• Once you are happy with how it looks go ahead and print a test version on an envelope.
  • Confirm everything looks perfect and make tweaks as necessary. Ensure you’ve spell checked as well.

At this point you can go ahead and print return addresses on all your envelopes.  If you have 130 invitations to send make an extra 10-15 envelopes with return addresses.  This will save you time if you have to reprint an address.  As you print them make sure the envelopes don’t fall on top of each other in the tray … it can cause smudging.  We lined our bookshelves with the envelopes and allowed them to dry over night before putting them in a pile.  Our apartment looked like a little printing press! :)

With the return address completed you are ready to start on the front of the envelope.  The steps are the same as above.

  • Type in a test address > select font, size and line spacing
  • Print tests on plain paper and then an envelope.
  • I think it took us at least 5-7 printed drafts to be happy.
  • Once you are happy go ahead and add all the addresses into the word file (click save periodically to ensure you don’t loose your work people!!).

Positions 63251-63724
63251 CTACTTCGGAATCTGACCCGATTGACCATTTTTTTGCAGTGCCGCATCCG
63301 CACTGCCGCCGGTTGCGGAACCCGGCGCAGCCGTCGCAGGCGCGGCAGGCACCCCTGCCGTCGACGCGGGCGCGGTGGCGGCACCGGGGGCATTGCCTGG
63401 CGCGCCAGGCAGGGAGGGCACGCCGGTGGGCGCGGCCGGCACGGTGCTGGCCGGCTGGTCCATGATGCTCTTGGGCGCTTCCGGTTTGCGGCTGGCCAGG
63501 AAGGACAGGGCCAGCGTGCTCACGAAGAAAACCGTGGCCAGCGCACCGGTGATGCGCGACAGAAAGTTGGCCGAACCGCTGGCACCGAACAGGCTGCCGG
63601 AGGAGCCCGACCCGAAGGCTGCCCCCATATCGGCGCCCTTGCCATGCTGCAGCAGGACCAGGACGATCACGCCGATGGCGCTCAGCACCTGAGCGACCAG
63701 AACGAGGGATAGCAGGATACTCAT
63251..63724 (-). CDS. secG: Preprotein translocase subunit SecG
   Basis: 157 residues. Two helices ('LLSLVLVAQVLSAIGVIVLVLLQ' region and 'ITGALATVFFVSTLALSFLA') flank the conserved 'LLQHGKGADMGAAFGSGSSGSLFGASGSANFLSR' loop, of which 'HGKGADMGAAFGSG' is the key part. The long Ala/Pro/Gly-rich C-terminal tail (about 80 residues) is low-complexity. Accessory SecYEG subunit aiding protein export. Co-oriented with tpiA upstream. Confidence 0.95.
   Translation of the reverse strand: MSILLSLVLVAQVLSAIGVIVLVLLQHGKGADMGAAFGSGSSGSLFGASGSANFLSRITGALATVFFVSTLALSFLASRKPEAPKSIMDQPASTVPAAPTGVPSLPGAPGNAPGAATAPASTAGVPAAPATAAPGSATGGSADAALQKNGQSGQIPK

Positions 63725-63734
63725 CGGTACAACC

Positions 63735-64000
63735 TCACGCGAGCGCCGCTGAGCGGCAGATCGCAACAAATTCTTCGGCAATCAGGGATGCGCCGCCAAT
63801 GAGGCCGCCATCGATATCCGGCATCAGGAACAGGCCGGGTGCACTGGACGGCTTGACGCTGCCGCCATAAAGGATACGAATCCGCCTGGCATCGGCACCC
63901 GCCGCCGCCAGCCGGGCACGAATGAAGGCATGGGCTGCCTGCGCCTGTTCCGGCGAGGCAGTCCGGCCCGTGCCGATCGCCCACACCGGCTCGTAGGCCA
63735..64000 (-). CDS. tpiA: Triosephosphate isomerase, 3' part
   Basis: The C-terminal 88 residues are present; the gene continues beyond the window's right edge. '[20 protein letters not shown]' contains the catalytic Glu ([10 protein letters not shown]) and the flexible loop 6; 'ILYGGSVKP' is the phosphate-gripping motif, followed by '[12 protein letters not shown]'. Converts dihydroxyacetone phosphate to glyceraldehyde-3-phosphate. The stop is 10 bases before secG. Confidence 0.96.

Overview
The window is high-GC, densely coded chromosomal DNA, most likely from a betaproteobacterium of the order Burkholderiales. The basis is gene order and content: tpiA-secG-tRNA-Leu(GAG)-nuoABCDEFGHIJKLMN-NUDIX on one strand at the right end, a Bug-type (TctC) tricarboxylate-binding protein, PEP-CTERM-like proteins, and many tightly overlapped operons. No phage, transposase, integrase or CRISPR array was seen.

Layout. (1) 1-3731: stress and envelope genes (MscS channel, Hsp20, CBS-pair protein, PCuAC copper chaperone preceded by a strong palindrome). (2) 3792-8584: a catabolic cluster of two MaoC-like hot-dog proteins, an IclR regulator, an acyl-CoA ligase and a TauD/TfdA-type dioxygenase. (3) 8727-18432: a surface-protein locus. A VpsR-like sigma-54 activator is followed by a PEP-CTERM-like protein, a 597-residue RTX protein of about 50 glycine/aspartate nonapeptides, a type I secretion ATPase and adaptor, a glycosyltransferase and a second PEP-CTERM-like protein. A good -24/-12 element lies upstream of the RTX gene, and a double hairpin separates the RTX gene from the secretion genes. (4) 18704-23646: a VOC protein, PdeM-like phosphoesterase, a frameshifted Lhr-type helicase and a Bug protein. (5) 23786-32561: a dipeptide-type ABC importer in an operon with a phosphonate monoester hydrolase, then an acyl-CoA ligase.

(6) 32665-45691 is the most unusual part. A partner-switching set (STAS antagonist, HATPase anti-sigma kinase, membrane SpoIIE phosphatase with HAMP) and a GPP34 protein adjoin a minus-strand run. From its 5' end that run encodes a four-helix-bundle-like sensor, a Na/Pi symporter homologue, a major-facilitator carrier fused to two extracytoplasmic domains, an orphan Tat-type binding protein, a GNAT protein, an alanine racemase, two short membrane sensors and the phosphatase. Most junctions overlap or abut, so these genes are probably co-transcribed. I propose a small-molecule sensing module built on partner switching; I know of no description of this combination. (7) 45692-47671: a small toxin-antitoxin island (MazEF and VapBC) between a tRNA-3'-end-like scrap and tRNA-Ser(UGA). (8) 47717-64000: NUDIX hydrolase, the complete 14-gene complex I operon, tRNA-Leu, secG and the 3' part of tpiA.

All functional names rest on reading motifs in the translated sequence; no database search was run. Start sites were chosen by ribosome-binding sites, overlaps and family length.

Here’s what ours looked like in Word:

DIY Calligraphy / Wedding Envelopes | Life's Tidbits

A Couple Tips:

  1. Print High resolution.  I printed the 1st few on standard.  They looked nice, but when the husband suggested printing on High resolution it looked better.  This does use a little more in than standard, but in the grand scheme of things I don’t think it really cost us any additional money.
  2. Buy extra envelopes.  As I already mentioned print tests on regular white paper for a while until you think it is right.  You will need envelopes for testing, but you will also find that people move or you have an address incorrect and have to reprint.  Extra envelopes purchased up front save you heartburn later, promise!